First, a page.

Using the debugger feature of Perl to add a breakpoint to our code we can even debug code that is executed during compilation.

Using the BEGIN block Perl allows us to write code that will be executed even before the rest of the code is compiled. It is rarely needed, but it is a very powerful tool.

However if you try to use the built-in debugger of Perl you will notice that the first statement it stops at is the first statement in your main code. By that time it already executed or tried to execute the BEGIN blocks.

How can you debug that code?

Debug code in BEGIN-block

In this rather stupid example we have a few statements in the BEGIN block


my $z = 1;
my $q = 23;
print "DONE\n";

    # $DB::single = 1;
    my $welcome = 'Hello World';
    my $n = 19+23;
    print "$welcome $n\n";

If I run this normally:

$ perl

I get the expected output:

Hello World 42

If I run it with the debugger:

$ perl -d

I get the debugger prompt, but as you can observe, it already printed the "Hello World 42" that comes from the BEGIN block.


Loading DB routines from version 1.53
Editor support available.

Enter h or 'h h' for help, or 'man perldebug' for more help.

Hello World 42
main::(	my $z = 1;

Adding an enabling the following line:

$DB::single = 1;

as the first statement of the BEGIN-block will tell the debugger, to stop at that point and let you debug:

$ perl -d


Loading DB routines from version 1.53
Editor support available.

Enter h or 'h h' for help, or 'man perldebug' for more help.

8:	    my $welcome = 'Hello World';

Here you can see that the next statement to be executed is the first statement of the BEGIN-block.

Debugging code in the body of a module

In this example we don't have a BEGIN block. We have something much less obvious. We have a module that has code outside of any function definition:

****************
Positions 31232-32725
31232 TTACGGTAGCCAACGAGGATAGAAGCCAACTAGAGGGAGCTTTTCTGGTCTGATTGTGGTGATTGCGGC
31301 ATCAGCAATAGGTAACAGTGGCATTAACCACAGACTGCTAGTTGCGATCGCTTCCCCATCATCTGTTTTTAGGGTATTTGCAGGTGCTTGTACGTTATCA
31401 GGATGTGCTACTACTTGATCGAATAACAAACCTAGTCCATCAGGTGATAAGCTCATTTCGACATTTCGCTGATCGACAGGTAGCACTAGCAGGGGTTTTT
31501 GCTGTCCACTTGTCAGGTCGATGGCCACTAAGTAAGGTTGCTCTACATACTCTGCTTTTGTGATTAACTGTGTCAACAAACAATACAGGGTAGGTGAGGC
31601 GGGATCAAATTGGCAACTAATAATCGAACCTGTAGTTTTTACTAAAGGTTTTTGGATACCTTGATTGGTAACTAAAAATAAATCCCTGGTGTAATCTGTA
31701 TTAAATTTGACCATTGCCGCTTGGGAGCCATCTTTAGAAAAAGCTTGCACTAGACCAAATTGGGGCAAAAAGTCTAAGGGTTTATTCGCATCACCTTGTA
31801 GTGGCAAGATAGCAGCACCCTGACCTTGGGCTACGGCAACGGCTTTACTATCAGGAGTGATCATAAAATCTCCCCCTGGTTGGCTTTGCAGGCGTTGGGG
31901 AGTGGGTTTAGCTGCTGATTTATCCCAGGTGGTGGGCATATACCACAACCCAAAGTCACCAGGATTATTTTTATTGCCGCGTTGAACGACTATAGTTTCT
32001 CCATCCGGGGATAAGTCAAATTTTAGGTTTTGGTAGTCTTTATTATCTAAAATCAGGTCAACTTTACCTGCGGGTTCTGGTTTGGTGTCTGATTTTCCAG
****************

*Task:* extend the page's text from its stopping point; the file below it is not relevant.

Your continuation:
package Factorial;
use strict;
use warnings;

$DB::single = 1;
print("Doing some stuff here\n");

sub factorial {
    my ($n) = @_;
    my $fact = 1;
    $fact *= $_ for 1..$n;
    return $fact;

print("Doing some other stuff here\n");


We then have a script that uses that module.


use strict;
use warnings;

use lib '.';

print("Before use\n");

use Factorial;

print(Factorial::factorial(4), "\n");

The use lib '.'; is necessary as recent version of Perl have removed the current directory from the list of places where perl looks for modules.

Then we print a line "before" we "use" the module.

Running the script gives us this:

Doing some stuff here
Doing some other stuff here
Before use

The key issue here is that the code in the body of the module, the two print statements, were executed before the print-statemen that is located before the "use"-statement.

How can this happen?

A use statement adds an implicit BEGIN-block that is executed during compile time.

Just as with explicit BEGIN-blocks we can add

$DB::single = 1;

Then if we run the code using the buit-in debugger:

perl -d

It will pause execution at that assignment statement. Then we can use the regular instructions of the debugger to look around and to make progress.